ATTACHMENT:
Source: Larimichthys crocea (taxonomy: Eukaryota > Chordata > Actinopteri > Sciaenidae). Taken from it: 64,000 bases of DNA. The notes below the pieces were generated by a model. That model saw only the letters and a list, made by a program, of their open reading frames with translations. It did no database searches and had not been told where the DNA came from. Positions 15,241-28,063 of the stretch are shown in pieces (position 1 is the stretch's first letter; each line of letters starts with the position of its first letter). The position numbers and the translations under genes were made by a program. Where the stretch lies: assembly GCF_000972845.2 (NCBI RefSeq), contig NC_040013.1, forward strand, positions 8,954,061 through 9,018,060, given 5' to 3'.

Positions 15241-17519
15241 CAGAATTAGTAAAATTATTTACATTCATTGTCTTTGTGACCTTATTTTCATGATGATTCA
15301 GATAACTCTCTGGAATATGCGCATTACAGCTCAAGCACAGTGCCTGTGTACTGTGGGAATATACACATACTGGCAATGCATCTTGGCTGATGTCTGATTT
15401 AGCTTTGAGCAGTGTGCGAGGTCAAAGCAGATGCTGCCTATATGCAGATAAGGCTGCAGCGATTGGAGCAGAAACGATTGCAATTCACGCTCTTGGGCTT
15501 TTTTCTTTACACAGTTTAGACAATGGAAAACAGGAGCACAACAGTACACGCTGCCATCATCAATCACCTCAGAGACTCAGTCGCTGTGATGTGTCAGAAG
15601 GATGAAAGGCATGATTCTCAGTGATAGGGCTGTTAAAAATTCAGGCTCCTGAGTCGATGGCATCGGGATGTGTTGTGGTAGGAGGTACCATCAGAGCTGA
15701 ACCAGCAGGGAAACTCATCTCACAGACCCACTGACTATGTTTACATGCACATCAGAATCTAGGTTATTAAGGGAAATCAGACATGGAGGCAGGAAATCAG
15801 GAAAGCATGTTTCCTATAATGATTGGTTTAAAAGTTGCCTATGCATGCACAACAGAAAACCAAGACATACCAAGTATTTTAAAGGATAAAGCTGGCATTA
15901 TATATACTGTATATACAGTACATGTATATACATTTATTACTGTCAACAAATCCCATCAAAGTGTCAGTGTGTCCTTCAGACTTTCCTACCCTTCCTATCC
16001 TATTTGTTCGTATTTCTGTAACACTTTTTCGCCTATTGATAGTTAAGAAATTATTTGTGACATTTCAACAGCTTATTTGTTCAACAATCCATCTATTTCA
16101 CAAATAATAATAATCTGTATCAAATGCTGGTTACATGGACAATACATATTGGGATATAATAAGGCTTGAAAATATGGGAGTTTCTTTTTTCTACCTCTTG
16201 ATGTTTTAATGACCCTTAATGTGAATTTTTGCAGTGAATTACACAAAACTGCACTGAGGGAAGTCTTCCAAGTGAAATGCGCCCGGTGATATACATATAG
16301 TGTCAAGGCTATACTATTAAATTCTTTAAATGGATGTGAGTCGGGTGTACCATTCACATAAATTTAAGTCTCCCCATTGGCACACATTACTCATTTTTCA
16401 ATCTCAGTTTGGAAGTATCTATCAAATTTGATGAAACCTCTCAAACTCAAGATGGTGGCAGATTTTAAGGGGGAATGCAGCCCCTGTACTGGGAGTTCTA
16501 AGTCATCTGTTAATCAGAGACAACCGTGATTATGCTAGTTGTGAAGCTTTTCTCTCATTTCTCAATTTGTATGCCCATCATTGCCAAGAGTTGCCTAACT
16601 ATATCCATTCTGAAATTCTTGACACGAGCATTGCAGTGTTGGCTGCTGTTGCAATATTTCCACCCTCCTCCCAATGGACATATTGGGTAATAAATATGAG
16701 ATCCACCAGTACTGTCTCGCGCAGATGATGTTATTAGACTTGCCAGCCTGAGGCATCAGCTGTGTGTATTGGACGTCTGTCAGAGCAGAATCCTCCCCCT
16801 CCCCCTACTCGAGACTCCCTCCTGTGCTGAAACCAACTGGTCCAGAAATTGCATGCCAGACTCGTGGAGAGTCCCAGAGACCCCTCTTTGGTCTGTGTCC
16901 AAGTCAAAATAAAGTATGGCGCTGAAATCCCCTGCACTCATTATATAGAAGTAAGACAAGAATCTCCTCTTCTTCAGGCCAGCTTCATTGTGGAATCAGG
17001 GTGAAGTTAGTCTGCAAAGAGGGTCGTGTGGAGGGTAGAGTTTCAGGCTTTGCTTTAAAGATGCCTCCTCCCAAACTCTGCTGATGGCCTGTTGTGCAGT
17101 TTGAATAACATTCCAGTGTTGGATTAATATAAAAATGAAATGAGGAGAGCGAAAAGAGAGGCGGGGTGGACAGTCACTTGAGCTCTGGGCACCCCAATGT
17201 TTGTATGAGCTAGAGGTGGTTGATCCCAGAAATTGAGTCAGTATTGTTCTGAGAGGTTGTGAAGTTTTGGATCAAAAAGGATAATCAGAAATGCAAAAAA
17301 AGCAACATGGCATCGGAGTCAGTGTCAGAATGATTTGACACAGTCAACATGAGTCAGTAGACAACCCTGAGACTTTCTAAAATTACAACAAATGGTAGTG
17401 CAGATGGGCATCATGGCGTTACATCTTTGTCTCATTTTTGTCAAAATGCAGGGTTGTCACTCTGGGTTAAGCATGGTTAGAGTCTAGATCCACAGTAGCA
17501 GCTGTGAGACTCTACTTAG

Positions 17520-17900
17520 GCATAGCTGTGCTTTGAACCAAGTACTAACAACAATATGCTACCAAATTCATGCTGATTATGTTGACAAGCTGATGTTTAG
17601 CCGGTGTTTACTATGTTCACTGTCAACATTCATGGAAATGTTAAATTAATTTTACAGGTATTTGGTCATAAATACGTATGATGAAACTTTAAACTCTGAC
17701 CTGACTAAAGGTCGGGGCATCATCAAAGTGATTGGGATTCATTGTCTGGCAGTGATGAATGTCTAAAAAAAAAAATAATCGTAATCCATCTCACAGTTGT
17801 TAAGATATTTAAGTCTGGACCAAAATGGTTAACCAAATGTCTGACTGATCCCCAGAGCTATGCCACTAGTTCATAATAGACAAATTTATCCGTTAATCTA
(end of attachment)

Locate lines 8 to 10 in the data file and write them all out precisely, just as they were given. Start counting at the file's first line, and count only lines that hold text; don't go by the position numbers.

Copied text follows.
15701 ACCAGCAGGGAAACTCATCTCACAGACCCACTGACTATGTTTACATGCACATCAGAATCTAGGTTATTAAGGGAAATCAGACATGGAGGCAGGAAATCAG
15801 GAAAGCATGTTTCCTATAATGATTGGTTTAAAAGTTGCCTATGCATGCACAACAGAAAACCAAGACATACCAAGTATTTTAAAGGATAAAGCTGGCATTA
15901 TATATACTGTATATACAGTACATGTATATACATTTATTACTGTCAACAAATCCCATCAAAGTGTCAGTGTGTCCTTCAGACTTTCCTACCCTTCCTATCC